Video is so in right now, but do you know the best budget video cameras to get you in on the action? With the explosion of YouTube and social media video, video has become much more than a progression of photography, and today’s equipment allows you to create cinematic footage in your own front room. It’s now easier to express ourselves and find an engaged audience, or even make it your day job than ever before.
Best Budget Video Cameras:
1. Best compact option: DJI Osmo Pocket
2. Best for beginners: Canon EOS 2000D
3. Best for audio: Panasonic LUMIX DC-TZ90EB
4. Best overall: Panasonic Lumix GH5
5. Best for versatility: GoPro Hero 7
6. Best for style: Fujifilm X-T30
DJI Osmo Pocket
Our thoughts: The slim profile is just a touch bigger than a good cigar and slides right into your pocket, while the 3-axis mortised gimbal provides incredibly smooth footage. You can control your options, which include follow and selfie modes and hyper lapses, through the 1-inch rear touchscreen, or attach your phone and take advantage of a larger screen via the free app – a revelation.
- Motorised gimbal
- 4K at 60fps
- Free (good) phone app
- Must connect to phone before use
Canon EOS 2000D
Our thoughts: There’s the obligatory flip-out screen – a necessity for video – as well as the ability to shoot Full HD 1080p at 60fps for slow-motion action. You can shoot a 4K video at 30fps, and it has a maximum focal length of 55mm.
- Great for video and photography
- Flip screen
- 1080p at 60fps
- Not mirrorless
- No 4K at 60fps
Panasonic LUMIX DC-TZ90EB
Our thoughts: The flip-up 180-degree screen is ideal for budding vloggers, while the compact body slips right into your pocket – perfect for travellers. Finally, it boasts a microphone jack for improved audio and comes complete with an image stabilisation system for smooth footage.
- Built-in zoom
- 1080p at 60fps
- Low-light performance could be better
Panasonic Lumix GH5
Our thoughts: It also boasts the ability to film at 4:2:2 10-bit using the whole sensor. The body is rugged and resilient, featuring a dust and moisture resistant design and in-body image stabilisation Dual I.S. 2 that allows for up to 5-stops of shake compensation. You can even film in V-Log, and the flip-out screen is perfect for selfies and vlogs.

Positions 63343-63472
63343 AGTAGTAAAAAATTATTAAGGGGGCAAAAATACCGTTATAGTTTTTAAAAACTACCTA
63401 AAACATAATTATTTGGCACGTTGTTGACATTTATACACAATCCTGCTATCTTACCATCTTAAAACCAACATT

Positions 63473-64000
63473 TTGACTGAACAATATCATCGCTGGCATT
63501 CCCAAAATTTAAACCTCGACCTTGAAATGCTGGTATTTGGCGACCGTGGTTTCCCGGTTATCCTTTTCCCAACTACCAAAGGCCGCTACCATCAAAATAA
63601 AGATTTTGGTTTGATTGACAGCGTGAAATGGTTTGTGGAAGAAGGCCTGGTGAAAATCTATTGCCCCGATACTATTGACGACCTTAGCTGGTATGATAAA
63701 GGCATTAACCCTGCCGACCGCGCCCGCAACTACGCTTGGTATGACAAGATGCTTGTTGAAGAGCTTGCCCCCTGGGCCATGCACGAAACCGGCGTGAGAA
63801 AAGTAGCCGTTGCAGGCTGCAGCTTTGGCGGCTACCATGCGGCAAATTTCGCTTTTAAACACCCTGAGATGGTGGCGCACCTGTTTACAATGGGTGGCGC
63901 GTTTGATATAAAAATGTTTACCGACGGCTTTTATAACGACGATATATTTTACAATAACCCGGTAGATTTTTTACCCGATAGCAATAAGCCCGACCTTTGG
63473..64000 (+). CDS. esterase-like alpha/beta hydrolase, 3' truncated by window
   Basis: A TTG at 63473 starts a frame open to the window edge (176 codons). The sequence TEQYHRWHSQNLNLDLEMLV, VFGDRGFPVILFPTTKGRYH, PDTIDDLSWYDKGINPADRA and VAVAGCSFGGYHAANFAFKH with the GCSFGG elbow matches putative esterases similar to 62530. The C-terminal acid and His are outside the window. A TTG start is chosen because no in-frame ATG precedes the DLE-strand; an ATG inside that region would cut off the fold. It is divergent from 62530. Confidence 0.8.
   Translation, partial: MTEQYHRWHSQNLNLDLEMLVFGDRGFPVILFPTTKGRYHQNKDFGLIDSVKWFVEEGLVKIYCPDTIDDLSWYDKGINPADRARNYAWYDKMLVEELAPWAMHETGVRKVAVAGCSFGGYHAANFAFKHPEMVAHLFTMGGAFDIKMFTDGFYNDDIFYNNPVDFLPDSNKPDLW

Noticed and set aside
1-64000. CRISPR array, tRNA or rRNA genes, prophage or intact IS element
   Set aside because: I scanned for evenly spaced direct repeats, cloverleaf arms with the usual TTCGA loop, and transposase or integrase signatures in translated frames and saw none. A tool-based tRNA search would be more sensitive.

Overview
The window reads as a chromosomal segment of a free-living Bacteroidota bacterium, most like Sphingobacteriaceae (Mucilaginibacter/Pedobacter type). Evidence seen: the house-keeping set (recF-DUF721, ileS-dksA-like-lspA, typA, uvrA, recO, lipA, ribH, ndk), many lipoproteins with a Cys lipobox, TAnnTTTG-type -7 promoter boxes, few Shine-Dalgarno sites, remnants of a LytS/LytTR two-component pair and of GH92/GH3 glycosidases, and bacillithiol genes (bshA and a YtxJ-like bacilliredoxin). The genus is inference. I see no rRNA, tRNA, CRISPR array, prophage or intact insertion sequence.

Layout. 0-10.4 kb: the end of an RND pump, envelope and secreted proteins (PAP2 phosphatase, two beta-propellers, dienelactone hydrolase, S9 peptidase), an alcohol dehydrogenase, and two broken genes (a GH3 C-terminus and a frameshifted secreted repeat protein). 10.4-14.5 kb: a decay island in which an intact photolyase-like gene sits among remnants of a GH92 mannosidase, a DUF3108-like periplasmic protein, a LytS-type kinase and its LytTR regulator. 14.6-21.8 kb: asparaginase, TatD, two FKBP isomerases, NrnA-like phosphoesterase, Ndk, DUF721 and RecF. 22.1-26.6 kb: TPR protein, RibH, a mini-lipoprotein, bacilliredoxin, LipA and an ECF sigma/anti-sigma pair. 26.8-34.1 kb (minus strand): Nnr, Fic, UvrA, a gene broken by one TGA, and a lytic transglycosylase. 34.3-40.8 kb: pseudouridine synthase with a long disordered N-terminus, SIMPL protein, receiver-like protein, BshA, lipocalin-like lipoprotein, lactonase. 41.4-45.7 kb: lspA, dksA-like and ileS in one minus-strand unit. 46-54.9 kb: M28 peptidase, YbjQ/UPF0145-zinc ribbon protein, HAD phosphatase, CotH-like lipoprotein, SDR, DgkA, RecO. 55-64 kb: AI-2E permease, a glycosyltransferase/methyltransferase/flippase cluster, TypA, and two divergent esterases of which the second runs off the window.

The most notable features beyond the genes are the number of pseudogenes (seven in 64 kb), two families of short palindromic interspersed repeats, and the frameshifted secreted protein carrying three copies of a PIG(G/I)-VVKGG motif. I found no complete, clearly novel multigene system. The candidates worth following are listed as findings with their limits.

- Weather resistance
- Built-in OIS
- 4K at 60fps
GoPro Hero 7
Our thoughts: It comes with a wide-angle lens that captures tones of contextual, jealousy-inducing detail, a mount that allows for endless accessories, and HyperSmooth Video Stabilisation for ultra-professional results. It also has a handy touchscreen and accepts voice commands for hands-free use – because who has time for hands when you’re adventuring
- Great image quality
- Small size makes for fiddly controls
Our thoughts: There’s the ability to shoot internal F-Log for flat colour profiles, the brilliant Film Simulation colour profiles and a USB-C interface, which takes headphones with an adapter. The video quality is excellent, though it does lack a flip-out screen or in-body image stabilisation, so you may need to invest in a gimbal.
- Excellent sensor
- 1080p at 120fps
- No flip-screen
- No OIS
What to look for when buying a budget video camera:
We can’t tell you which budget video camera is the best for you. The reason is that – as the list above attests – the video camera market is a broad church. Each camera has its specific uses, pros and cons – so the one that is best for you is the one that meets your needs.
We recommend putting together a list of priorities – what are the essential features for you? To help you get some fresh perspective on this, here are a few questions to consider.
Are you recording indoors or outdoors? If you’re looking to vlog from your home office, your needs are very different from someone capturing footage of mountainside trials.
An indoor-based recording will need good low-light performance (unless you have a studio) and, generally speaking, a short focal length. If you’re filming outdoors, you need to account for weather protection, video camera weight, battery life and focal length.
Are you recording action? If you’re capturing action, then you need a camera with quick autofocus and high frame rates. Image stabilisation (in-built or via a gimbal)will help here, too, as it will ensure that panning and movements are silky smooth.
Are you recording yourself? If you’re recording yourself, it’s a good idea to pick a video camera with a flip-out screen that will allow you to make sure you’re in focus. If you’re recording yourself when you’re walking around, image stabilisation (in-built or via a gimbal) will result in smooth, jolt-free footage.
Are you travelling with your new video camera? If so, consider size and weight seriously. Small compact video cameras and action cameras are ideal for travel, as they are discreet, reliable and can sit in carry-on luggage for air travel.
Are you recording slow-motion? There’s no denying that slow-motion is huge fun, whether used to see a dog shake off after a bath or for adding drama to tabletops at the skatepark. Good quality slow-motion requires as many frames as possible – we recommend at least 60fps, but the more frame there are, the slower you can go.Internet Explorer Channel Network